Campaigning for Bangladesh's general election at the weekend ended on Friday after weeks of violence, mainly against workers and officials from an opposition alliance, that has been criticized by the United States and others. Prime Minister Sheikh Hasina's Awami League is seeking its third straight term in Sunday's election against the main opposition Bangladesh Nationalist Party (BNP), which boycotted the last vote in 2014. The Awami League is promoting its economic record over the past decade but the BNP-led opposition alliance, many of whose leaders have been jailed, has vowed to remove curbs on the media, raise wages and freeze energy prices. "The government has lost moral support," BNP Secretary-General Mirza Fakhrul Islam Alamgir told a news conference late on Thursday, urging voters to "restore democracy." "But the people are with us. They want change," he said. The BNP's preparations have been hamstrung by the February jailing of their chairwoman, former prime minister Khaleda Zia, on what they call trumped-up corruption charges. Awami League leaders deny any misuse of power and say they will return to government with an overwhelming majority. Hasina told supporters on Thursday they must "ensure victory of pro-liberation forces", a reference to Bangladesh's independence from Pakistan in 1971 led by her father, Sheikh Mujibur Rahman. The Economist Intelligence Unit expects her party to win a third term. The BNP said on Thursday more than 8,200 opposition leaders and activists from a coalition of about 20 parties have been arrested since the election schedule was announced early last month. Four workers were killed and more than 12,300 injured, it said. The Awami League has in turn said the BNP and its partners were behind attacks that killed at least five of its workers over the past three weeks. Police declined to confirm the figures. Mahbub Talukdar, one of Bangladesh's five election commissioners, has said there has not been a level playing field, although other commissioners have said they expected the election would be free and fair. Earl Miller, the U.S. ambassador to Bangladesh, said all parties had been victims of violence, including women and minority candidates. "However, it appears opposition party candidates have borne the brunt of most violence," he said in a statement after meeting Election Commission officials on Thursday. Miller said all candidates and voters must be able to take part without "harassment, intimidation, or violence" and that an independent media must be allowed to cover the election. The United Nations has made a similar call for a "peaceful, credible and inclusive poll."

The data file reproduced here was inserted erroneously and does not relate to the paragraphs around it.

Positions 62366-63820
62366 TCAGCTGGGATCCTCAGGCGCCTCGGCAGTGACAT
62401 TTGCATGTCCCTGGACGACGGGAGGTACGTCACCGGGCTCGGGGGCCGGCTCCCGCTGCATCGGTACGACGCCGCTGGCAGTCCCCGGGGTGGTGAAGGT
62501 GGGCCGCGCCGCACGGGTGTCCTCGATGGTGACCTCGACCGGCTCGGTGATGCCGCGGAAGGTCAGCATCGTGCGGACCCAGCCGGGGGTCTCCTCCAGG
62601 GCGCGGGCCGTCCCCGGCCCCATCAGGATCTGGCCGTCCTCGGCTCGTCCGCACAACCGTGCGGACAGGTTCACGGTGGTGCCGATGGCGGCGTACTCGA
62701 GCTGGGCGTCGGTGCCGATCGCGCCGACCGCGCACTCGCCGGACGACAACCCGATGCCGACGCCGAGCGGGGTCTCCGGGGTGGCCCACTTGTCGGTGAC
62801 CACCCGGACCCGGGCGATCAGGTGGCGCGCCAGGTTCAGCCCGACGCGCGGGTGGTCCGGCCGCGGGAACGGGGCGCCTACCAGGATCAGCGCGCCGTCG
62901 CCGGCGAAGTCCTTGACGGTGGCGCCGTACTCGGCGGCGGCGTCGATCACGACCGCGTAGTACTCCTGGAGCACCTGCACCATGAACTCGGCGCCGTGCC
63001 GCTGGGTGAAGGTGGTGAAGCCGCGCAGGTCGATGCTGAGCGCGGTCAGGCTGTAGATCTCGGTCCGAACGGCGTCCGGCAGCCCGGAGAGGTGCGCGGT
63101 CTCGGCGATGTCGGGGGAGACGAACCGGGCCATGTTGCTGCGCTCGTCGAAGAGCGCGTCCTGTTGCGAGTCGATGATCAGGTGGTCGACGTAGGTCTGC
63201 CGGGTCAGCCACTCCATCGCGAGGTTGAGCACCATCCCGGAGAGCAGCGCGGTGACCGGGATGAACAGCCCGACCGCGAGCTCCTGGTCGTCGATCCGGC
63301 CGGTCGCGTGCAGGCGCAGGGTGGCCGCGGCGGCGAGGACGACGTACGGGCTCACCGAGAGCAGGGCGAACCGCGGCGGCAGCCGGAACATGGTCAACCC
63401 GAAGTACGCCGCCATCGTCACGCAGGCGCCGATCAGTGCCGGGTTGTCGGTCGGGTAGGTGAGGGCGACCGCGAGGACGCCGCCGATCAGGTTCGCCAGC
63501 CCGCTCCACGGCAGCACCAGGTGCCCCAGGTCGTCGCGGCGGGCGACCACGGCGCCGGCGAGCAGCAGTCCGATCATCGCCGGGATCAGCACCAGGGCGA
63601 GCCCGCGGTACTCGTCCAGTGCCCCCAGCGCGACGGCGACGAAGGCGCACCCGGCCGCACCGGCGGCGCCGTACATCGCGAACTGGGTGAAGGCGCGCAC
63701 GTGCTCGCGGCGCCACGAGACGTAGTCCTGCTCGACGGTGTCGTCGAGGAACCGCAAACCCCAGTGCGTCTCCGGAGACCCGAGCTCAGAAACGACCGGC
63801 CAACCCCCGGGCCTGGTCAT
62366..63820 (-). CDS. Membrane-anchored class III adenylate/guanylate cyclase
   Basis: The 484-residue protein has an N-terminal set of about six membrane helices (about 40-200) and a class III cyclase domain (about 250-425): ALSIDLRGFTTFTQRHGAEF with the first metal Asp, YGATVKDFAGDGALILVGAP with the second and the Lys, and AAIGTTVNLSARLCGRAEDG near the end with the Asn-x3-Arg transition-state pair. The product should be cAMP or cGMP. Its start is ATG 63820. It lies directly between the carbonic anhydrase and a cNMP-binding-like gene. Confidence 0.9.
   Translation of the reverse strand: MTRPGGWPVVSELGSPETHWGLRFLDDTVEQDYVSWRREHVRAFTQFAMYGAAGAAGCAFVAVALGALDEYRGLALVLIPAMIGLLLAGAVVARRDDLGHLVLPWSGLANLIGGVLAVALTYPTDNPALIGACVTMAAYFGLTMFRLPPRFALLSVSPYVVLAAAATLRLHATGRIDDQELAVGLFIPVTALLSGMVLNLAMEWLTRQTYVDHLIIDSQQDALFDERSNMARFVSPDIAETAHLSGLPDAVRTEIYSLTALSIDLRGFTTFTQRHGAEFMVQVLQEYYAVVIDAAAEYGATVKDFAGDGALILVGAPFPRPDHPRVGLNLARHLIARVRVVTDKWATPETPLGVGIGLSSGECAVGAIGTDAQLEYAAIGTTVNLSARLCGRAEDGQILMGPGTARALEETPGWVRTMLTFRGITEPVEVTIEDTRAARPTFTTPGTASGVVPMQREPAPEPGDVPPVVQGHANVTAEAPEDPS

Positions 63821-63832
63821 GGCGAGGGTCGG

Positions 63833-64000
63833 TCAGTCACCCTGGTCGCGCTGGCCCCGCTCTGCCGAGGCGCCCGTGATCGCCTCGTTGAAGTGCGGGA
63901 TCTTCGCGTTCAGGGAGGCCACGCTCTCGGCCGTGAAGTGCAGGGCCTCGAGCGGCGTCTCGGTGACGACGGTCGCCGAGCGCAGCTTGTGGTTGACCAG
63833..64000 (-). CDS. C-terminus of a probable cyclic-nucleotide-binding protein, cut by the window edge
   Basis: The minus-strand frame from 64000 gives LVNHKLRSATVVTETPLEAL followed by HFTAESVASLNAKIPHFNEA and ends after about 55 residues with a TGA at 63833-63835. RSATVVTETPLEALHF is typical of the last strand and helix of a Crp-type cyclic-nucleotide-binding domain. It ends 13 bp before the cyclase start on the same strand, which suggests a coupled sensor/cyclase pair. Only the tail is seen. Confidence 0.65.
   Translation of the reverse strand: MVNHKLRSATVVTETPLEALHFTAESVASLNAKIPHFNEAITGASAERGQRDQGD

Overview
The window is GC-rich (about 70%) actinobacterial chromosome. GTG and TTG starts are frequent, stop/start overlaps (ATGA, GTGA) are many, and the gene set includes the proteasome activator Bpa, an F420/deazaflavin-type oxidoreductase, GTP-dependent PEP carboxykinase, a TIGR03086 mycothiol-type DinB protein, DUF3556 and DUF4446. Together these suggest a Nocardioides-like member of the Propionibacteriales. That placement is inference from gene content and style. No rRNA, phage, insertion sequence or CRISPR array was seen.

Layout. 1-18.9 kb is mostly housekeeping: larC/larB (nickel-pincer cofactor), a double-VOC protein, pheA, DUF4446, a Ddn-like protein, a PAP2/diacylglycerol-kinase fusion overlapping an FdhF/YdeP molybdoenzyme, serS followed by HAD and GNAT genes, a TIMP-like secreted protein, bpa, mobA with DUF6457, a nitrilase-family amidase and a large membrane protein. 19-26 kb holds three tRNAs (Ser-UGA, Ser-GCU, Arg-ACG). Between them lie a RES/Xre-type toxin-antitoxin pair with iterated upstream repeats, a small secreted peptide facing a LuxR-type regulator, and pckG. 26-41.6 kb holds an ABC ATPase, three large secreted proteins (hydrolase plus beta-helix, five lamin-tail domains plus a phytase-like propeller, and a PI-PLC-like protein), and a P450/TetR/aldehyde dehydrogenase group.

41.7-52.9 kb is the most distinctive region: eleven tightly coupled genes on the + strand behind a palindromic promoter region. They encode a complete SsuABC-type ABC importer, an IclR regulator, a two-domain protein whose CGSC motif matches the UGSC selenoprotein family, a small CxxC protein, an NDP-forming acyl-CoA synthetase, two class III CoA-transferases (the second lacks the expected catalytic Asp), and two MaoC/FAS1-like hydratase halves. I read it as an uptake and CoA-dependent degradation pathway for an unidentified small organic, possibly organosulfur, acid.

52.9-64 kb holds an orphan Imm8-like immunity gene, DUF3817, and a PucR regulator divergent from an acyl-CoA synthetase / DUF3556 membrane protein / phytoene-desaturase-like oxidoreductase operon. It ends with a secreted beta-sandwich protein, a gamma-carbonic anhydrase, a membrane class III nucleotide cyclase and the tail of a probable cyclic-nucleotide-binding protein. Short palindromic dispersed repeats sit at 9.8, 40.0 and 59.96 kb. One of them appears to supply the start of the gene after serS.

Australia looks set to sweat through one of its hottest Decembers ever, the national weather bureau said Friday, prompting fire bans, health warnings and big crowds trying to cool off at beaches. As the country’s hottest town, Marble Bar in the remote northwest, endured its warmest day ever, forecasters said the heat would spread southeast where the big cities of Sydney, Melbourne and Adelaide would endure monthly average temperatures up to 16 degrees Celsius higher than usual. The capital, Canberra, was bracing for its hottest December day on record — 39C (102F) — Saturday. “We’re going to see December records tumbling,” said Diana Eadie, a meteorologist at the Bureau of Meteorology. “We’re definitely not out of it yet, in fact I would say it’s going to be peaking over more populated areas this weekend.” December is the beginning of the Southern Hemisphere summer. January and February can be even hotter. For the four-fifths of Australia’s 25 million people who live on the coast, the summer typically means lazing on the beach, watching cricket or both. Hard-hit farmers But the unusually high temperatures add to a sense of exhaustion for a farm economy already reeling from a year of drought. “It adds insult to injury,” said Laureta Wallace, a spokeswoman for the National Farmers’ Federation. “Most farmers would have got some rain prior to Christmas but the benefit of that will have been eroded with this heat wave. Water’s an issue.” The Bureau of Meteorology put the hot spell down to a combination of hot air being blown from the northwest toward the densely populated southeast, where a “blocking” high off the coast was stopping cooler winds from moving it on. The bureau’s “extreme heat wave” warning, its highest category, includes Sydney for the next three days. Sydney’s inland suburbs were forecast to swelter in 40C (104F) heat. Almost the entire state of New South Wales had a “high” or “very high” fire danger, according to the rural fire service. A “low-intensity heat wave” in neighboring Victoria state was expected to spread south almost as far as the second city Melbourne. Health authorities have issued warnings for pregnant women, babies, people older than 65 and people with lung conditions since the heat eroded air quality. Be like a kangaroo The town recognized by Australians as their hottest, Marble Bar, with a population 174, had a reprieve on Friday from its 49.1C (120.4F) record a day earlier, enjoying a relatively comfortable 41.1C (106F) by midday. “You really don’t want to be out digging holes in the middle of the ground, or chasing gold,” Lang Coppin, a former cattle rancher and gold prospector, told Reuters from Marble Bar. “What we’ve always done is do the physical work in the morning and then knock off. Be like the kangaroos and get under the tree.”